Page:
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5 ways to reduce coronavirus risk in your facility


5 ways to reduce coronavirus risk in your facility

Just about everyone is trying to do their part to avoid spreading coronavirus and stay as healthy as possible, but for essential businesses like manufacturers, the task is a lot more difficult. Coming into a centralized work location every day puts workers and others at risk, so companies have a responsibility to do all they can to keep their employees safe.

The following tips will help them do just that, at a time when a lot of steps have become increasingly necessary:

1) Teach - and enforce - the basics

By now, most people know the simplest steps to protect themselves from coronavirus infection, including washing hands, practicing social distancing, coughing or sneezing into their elbows and so on, according to the Centers for Disease Control and Prevention. It's never a bad idea to refresh people on these ideas and make sure they're following through on them - while also holding each other accountable.

2) Give people more flexibility in washing their hands often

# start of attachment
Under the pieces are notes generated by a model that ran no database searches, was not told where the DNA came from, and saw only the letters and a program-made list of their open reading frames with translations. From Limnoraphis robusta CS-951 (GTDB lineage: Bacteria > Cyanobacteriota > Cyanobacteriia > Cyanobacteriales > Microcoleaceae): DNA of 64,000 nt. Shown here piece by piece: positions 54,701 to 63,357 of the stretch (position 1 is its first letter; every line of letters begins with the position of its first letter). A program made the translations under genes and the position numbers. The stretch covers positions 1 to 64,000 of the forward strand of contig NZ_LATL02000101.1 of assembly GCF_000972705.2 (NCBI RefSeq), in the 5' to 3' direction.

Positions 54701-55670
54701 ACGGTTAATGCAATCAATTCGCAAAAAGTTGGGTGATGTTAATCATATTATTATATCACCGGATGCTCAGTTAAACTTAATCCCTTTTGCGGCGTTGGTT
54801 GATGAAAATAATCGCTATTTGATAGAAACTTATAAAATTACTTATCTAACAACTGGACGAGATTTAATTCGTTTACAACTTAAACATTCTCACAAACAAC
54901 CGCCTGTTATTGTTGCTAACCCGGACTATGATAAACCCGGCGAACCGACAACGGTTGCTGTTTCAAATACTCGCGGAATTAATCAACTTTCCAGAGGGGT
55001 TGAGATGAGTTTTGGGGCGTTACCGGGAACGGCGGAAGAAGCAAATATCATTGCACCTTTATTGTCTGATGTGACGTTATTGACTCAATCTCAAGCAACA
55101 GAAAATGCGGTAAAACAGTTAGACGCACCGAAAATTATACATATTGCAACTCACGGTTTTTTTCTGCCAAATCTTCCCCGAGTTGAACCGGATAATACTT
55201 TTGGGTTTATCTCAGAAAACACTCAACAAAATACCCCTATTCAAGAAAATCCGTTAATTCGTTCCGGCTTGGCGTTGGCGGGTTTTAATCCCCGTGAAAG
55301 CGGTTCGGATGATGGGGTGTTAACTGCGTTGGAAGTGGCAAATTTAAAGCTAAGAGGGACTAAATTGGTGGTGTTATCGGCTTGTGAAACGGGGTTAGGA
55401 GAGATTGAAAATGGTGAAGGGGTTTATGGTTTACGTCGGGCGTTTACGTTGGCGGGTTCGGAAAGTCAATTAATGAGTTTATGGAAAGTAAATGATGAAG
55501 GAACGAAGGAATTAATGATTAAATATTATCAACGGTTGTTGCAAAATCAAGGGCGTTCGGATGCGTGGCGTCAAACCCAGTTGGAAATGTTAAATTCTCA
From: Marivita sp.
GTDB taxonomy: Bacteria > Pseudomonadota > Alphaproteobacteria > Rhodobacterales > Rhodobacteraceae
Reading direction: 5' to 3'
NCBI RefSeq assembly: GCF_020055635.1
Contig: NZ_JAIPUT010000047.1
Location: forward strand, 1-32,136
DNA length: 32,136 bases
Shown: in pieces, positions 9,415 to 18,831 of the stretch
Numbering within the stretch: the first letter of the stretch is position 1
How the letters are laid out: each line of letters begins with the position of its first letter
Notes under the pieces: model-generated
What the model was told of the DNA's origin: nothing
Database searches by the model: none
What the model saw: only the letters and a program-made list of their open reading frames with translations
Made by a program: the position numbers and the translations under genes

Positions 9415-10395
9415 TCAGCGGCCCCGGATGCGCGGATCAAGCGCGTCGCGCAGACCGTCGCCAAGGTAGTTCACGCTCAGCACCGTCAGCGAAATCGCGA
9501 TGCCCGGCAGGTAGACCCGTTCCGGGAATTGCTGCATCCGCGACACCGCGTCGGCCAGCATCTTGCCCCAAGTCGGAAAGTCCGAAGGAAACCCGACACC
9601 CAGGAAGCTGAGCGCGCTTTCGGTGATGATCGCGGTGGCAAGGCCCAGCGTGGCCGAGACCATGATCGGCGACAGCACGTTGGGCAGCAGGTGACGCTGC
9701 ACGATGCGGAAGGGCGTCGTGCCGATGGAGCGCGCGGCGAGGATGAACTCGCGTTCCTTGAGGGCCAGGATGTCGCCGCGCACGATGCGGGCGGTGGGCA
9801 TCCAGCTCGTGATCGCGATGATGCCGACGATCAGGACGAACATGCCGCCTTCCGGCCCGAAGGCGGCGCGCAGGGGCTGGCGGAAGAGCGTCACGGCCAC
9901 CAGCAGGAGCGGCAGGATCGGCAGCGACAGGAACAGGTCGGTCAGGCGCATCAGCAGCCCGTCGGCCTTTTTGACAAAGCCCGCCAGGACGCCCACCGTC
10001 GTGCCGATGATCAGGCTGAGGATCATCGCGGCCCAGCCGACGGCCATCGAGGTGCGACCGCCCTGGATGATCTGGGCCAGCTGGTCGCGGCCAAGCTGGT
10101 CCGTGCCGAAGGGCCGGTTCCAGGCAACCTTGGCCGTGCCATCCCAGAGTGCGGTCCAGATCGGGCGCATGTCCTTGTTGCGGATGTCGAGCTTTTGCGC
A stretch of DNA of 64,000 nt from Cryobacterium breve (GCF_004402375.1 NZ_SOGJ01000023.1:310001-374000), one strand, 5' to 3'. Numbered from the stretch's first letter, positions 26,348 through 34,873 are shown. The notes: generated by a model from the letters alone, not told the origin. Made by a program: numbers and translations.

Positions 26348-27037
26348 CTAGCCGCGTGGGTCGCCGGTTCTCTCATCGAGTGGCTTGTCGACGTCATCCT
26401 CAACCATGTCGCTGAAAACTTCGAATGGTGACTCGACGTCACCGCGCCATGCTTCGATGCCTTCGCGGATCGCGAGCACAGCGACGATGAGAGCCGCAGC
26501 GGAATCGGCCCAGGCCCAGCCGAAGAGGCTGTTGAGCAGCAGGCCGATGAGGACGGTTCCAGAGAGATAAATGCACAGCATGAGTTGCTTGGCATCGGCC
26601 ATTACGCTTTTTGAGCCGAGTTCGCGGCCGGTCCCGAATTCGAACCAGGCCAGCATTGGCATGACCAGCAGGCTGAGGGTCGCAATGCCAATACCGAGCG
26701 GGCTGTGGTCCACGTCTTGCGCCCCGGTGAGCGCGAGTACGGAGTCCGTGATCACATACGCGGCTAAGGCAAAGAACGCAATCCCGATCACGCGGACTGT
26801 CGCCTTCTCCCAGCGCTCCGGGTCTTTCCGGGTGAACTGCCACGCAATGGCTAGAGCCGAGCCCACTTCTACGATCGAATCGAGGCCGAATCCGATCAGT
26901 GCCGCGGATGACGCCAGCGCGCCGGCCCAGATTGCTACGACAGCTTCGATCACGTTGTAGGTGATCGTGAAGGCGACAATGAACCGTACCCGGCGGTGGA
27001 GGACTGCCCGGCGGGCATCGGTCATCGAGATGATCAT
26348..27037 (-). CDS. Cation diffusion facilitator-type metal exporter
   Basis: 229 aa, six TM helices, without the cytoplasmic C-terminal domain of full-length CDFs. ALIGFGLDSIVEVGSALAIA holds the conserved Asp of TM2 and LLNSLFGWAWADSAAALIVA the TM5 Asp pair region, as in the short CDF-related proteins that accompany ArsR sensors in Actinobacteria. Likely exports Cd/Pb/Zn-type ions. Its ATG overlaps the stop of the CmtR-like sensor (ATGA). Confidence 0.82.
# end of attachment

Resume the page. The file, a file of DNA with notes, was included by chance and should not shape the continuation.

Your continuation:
Often, people may not have the option to wash their hands as frequently as they should, whether it's because of their work duties or how far they are from a sink at their stations, the CDC cautioned. For that reason, providing hand sanitizer closer to where people do their jobs is a must, so that they can be fully protected as they handle equipment others have touched.

3) Keep highly used areas and surfaces disinfected

Along those lines, companies need to be more proactive about cleaning and disinfecting far more than the once a day to which they may be accustomed, according to the Red Cross. That includes wiping down all high-touch surfaces and cleaning common areas like break rooms and bathrooms multiple times throughout the course of a work day. You might also want to encourage all employees to be more diligent about cleaning up after themselves.

4) Provide protective gear

It should go without saying that manufacturers need to provide personal protective equipment to workers in dangerous situations, and they should definitely see the current coronavirus pandemic as such an occasion, the Red Cross noted. It's critical to provide gloves, masks, eye protection and more to ensure workers can effectively shield themselves from risk.

5) Take all reasonable precautions with sick employees

If you have any reason to believe one of your workers may be ill, they should be told to stay home, according to Occupational Health & Safety. Coronavirus brings with it a wide range of symptoms, and if any are exhibited, that should be good enough to keep the employee at home for at least a week to make sure the symptoms don't manifest into something more serious.

Making sure workers are paid for that sick time, regardless of other existing policies, is also a good idea so that they do not miss out on vital pay and risk coming to work to stay financially viable during this economic downturn.

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